RoundTable works with Office Communications Server 2007 and Office Live Meeting, allowing companies to integrate virtual presentations, shared whiteboards and file sharing into audio and video conferences.
The table-top camera device about the size of a traditional speaker phone connects to a standard PC. The camera creates a 360-degree panoramic view displaying side-by-side digital images of each conference participant.
The images are captured in high-resolution from around the room and fed through a PC. The software tracks the flow of conversation, so image and audio of the person speaking are seen. People across many locations can attend the virtual meetings.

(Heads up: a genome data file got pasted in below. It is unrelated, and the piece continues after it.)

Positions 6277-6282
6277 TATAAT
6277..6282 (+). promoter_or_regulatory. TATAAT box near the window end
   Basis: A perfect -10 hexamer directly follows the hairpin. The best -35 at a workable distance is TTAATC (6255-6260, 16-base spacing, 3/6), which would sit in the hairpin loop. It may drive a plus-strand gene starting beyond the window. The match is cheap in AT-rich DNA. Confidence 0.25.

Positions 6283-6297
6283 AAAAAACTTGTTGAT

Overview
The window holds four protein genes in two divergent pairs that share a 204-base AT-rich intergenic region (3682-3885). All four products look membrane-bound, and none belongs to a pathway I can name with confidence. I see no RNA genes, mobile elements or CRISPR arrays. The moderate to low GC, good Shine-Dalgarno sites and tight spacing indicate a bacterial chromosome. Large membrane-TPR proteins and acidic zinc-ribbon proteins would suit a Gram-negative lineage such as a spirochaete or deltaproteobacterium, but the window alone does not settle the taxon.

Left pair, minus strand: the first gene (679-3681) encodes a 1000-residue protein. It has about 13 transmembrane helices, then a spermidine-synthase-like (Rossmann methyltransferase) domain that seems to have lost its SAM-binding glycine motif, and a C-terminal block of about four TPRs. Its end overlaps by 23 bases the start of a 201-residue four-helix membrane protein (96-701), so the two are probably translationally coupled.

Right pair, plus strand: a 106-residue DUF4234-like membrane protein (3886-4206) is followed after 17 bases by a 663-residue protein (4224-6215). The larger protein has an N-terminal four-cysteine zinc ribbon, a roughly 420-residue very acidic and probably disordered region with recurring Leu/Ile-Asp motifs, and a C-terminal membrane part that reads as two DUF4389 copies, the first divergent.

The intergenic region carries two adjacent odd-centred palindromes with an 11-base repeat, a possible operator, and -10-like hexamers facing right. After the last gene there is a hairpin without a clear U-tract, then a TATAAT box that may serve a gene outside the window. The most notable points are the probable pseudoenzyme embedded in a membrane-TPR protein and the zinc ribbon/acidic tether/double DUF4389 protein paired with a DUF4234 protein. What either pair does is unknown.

Along with virtual face-to-face meetings, RoundTable sessions are recordable for viewing at a later time.
About 100 RoundTable platforms are being tested at Microsoft facilities in China, India, and Redmond, Wash., as well companies in certain partner programs via which about 19 companies with more than 7 million employees will have tried the platform before it's released next year.
Microsoft said RoundTable should retail for less than $3,000.